• Translation

The Knight of Toggenburg (1797) by Friedrich Schiller


An original German illustration for Schiller's poem from the 1800s

Sir knight, I can a sister’s love Happily offer you, But any other kind of love Would not be true. Softly I can appear to you, And softly you may go, But weeping eyes with flowery dew— I cannot know. And this he hears as his heart tears Open—his heart strings bleed! He holds her dear, besieged with fears, Then rides upon his steed. He gathers all his gallant men In noble Switzerland; Towards the holy grave they wend, With crosses tightly fastened. So many deeds were valiantly done By his heroic arm, His noble plumes blown through the storm Made foes retreat from harm. And the Toggenburger’s name Scared every Saracen. Yet, his heart from its lonely grave No longer can ascend. For one long year he’s carried on, But no more can he strive, Thus, losing hope he can’t hang on, To home he must now drive. A ship he sees on Jopa’s strand Its sails are fiercely swelling; It takes him back to his dear land Where his love is dwelling. At his beloved’s castle gate He finds himself once more, But ah! will this wonderous fate Open her castle door? “The one you seek now wears the veil, Her vows are made to heaven; The celebrations we did hail Just yesterday at even.” From father’s castle he departs And this time forever, No more to touch a sword or darts, His beaver’s noble feather. Upon the solitary roads He voyages unseen, Sporting his black repentant robes, Casting a mournful sheen. He sets out to erect his shed Close to those monasteries Where over each hill are spread Those lovely linden trees. From when the morning rays first race Until at night they’ve flown, Hope gently paints his youthful face As he sits there alone. He gazes on the convent there, There he looks on for hours. Through the window he will stare In hope of starry showers, In hope those twinkling eyes appear, In hope of that fair face, Ascending from that valley dear, That look of angel-grace. He happily lies himself down And finally takes his rest, For joyfully again tomorrow, Once more to make his test. And so he sits for many a day Sitting for many years, Until he sees that morning gay When her sweet face appears. In hope those twinkling eyes appear, In hope of that fair face, Ascending from that valley dear, That look of angel-grace. And so he lies, a corpse all pale, Still many mornings there, Towards that window now so frail, With cold and silent stare.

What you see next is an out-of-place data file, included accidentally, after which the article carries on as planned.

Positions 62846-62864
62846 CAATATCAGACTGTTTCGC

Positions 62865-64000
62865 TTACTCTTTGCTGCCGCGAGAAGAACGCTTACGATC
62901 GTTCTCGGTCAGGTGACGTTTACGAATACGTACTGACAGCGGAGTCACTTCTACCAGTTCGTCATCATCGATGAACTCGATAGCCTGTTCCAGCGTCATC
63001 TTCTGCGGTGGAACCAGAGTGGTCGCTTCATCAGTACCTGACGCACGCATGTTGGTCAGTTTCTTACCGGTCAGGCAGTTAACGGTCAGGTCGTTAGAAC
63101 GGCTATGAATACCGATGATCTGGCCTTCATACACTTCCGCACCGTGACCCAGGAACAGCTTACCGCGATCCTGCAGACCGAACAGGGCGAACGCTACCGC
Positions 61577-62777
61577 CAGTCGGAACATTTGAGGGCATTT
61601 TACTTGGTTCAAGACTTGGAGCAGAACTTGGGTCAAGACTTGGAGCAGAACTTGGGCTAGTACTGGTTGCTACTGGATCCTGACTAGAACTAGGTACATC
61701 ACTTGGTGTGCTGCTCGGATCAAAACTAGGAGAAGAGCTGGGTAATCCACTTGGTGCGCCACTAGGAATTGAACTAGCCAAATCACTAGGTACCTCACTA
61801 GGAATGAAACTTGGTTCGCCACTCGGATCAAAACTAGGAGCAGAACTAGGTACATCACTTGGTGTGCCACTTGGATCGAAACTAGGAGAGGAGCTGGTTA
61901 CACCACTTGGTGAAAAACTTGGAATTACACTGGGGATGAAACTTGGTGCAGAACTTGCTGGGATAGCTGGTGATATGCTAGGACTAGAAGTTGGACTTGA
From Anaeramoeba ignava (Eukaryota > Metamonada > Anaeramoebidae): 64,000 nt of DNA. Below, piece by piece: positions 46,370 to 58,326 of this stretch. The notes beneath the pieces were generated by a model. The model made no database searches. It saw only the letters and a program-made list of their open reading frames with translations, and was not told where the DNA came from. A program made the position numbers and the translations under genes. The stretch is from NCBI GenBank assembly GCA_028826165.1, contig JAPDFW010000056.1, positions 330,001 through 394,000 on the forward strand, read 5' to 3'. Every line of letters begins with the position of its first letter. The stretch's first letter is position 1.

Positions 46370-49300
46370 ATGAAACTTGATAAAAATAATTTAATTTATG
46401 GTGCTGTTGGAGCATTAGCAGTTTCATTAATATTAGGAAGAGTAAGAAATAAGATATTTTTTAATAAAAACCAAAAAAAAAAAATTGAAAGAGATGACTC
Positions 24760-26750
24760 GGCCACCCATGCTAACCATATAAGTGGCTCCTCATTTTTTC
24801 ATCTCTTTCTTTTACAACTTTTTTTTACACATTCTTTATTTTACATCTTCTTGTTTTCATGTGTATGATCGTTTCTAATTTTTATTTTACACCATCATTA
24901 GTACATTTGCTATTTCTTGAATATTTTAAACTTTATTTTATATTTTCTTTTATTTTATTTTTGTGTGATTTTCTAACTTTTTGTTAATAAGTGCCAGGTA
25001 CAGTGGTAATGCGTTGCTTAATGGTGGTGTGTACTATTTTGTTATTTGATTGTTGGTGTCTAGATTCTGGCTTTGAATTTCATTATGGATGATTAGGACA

Translation © David B. Gosselin

IllusTration by Arthur von Ramberg for the Prachtausgabe 1859